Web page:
A break, more beers then Rats on Rafts. The Great and the Good were out for them; bookers, press, agents, managers, radio presenters.
pic courtesy of Atze de Vrieze
Six gigs in a day. Make that seven if you add hanging about outside Swordfish and Friend listening to Pauw whilst unloading gear out of a VW. I suppose that tally's an average for bumming around on Record Store Day, but this perusal of the sonic health of the Dutch underground and indie scenes included two cities; Rotterdam and Utrecht.
Utrecht; well, it's a pretty town but not really our scene. And outside of O'Leary's Irish pub, Le Guess Who? and the odd show at Tivolis old & new and Ekko, we don't often go. DB's is an ace space too, but then it's all about getting home, and the dreaded Utreg-Amsterdam-Leiden-Roffa night train that winds its way, brontosaurus-like, round the Randstad is a killer. Still we'd made the effort this time, safe in the knowledge that mid-afternoon gigs by Rats on Rafts and The Homesick wouldn't mean a late night sprint to the last Leiden train. We arrived at Swordfish (a well-appointed, cosy vinyl and vinyl accessories shop, sitting incongruously in the centre of the "ladies who lunch" part of town) to see Pauw, who had arrived late, blasting out their trippy tunes. Pauw are (or were on this hearing) okay, but their music IS very Floyd. Post-Barrett Floyd at that... you know the score; pastoral, gloopy, vagueness. Dreaming in the dormitory. The sound of Lindsay Anderson 40 years on. The gig went on. It then took them ages to break down what seemed to be a mini studio. The Homesick stood outside and, seemingly wound up from their dash down from Leeuwaarden, grew restless. 'Just how long does it take to break down the drums, FFS?' Finally Pauw tripped out of the shop, barefooted and scarves floating, like Candice Marie's in Nuts in May. The difference between these urban flower children and the provincial urchins from up North couldn't have been greater.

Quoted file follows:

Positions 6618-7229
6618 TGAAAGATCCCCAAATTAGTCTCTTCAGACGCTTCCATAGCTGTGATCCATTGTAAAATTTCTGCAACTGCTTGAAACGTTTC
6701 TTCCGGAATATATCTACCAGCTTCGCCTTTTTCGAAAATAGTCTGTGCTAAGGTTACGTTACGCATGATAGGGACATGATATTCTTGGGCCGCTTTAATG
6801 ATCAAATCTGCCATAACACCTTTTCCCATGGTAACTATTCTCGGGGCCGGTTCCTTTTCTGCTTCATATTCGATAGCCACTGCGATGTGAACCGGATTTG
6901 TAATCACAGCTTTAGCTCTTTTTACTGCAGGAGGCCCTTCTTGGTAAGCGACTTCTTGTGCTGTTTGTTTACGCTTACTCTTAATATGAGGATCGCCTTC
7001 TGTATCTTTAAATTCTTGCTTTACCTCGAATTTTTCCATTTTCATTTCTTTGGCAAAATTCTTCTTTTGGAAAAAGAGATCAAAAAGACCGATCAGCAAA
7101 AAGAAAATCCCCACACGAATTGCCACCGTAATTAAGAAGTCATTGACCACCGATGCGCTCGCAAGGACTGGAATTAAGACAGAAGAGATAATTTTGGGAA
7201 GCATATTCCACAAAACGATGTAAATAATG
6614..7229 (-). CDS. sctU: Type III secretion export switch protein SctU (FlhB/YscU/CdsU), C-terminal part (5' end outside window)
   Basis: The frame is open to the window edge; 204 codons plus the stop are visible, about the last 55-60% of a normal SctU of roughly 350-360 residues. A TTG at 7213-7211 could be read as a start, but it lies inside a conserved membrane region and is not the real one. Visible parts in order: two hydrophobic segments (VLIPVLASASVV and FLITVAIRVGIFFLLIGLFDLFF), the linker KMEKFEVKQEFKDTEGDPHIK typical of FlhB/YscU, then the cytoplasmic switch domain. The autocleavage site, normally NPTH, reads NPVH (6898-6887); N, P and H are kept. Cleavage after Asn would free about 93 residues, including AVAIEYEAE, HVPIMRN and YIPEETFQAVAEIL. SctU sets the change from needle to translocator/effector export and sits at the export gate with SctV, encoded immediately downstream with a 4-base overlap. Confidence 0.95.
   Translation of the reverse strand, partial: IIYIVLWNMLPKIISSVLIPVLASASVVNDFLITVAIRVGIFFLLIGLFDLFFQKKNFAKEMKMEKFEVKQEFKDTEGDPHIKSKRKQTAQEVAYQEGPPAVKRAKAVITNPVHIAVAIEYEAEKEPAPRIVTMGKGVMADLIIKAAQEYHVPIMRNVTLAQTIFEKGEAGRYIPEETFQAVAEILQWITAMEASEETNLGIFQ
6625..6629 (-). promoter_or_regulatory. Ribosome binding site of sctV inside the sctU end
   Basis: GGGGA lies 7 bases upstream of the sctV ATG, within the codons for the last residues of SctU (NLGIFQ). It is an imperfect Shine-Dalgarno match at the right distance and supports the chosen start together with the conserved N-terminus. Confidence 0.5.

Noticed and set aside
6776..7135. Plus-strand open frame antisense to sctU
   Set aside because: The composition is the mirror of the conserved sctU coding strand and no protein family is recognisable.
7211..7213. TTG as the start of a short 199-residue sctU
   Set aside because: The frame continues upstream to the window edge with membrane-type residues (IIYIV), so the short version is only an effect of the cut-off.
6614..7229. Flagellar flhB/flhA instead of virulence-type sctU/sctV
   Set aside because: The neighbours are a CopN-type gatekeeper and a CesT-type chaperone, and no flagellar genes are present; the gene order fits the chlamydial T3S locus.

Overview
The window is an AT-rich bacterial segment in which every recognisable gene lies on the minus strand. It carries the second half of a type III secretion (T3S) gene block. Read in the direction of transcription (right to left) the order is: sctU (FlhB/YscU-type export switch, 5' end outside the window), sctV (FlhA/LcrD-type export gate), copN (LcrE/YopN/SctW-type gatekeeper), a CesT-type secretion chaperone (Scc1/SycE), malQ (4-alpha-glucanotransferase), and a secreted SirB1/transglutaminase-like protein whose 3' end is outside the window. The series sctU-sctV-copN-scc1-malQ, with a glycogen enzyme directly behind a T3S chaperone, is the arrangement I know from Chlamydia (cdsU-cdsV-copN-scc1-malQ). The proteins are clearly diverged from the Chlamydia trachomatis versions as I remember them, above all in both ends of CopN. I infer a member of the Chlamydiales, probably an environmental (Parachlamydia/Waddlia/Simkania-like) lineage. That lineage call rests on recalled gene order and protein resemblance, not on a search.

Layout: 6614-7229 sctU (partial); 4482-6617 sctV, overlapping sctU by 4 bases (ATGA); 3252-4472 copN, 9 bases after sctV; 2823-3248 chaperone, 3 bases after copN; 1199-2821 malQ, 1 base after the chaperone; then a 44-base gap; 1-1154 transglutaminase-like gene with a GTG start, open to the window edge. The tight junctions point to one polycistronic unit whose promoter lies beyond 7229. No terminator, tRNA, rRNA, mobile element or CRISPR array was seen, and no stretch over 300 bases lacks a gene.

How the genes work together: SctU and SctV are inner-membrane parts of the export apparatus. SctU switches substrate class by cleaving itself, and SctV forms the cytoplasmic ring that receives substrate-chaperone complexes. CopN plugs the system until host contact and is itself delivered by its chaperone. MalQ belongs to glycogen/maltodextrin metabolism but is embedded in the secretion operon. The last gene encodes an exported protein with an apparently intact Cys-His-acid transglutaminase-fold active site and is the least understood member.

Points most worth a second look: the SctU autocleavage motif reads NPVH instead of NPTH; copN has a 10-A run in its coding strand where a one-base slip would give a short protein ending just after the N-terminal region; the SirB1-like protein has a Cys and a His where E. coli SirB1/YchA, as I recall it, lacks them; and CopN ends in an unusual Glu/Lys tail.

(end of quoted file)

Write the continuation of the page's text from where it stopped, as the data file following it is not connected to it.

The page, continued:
Once set up and running, The Homesick blasted through their numbers, pretty much an all-new set. The Homesick were pissed and seemingly on a mission to wake Utrecht up. Erik hammered the drums so hard that lots of nice things fell off the counters. A bureau lid flew open and whacked Elias (wearing his football shorts) on the back. This was more like it. Anger is an energy after all. Jaap - after asking the grazing Utrechters to come into the shop (they didn't) - sulked his way through the set. Their new tracks are dark and raw, and less gauche than their Twst Yr Wrsts EP. The highlight, Gucci Gucci was superb, a great rock and roll number, a true garage track that has its roots in The Litter, The Count Five and Chuck Berry. Now, I'm NOT saying The Homesick are a garage band (they are closer to an unholy mixture of HMHB's sardonic Play at Home wit, and Josef K's gravelly attack if anything) but Gucci Gucci is "real" garage, built round a hook and a savage guitar sound, made in the middle of nowhere, not looking to be part of anything and only interested in girls, money and having a good time. The real deal. Last track, The Best Part of Being Young Is Falling in Love With Jesus, was hammered out here like a steam press; coming on like Mother Cannot Yell; concentrated green-sapped yelling, free as the air but never leaving the treadmill the bass and drums had set up.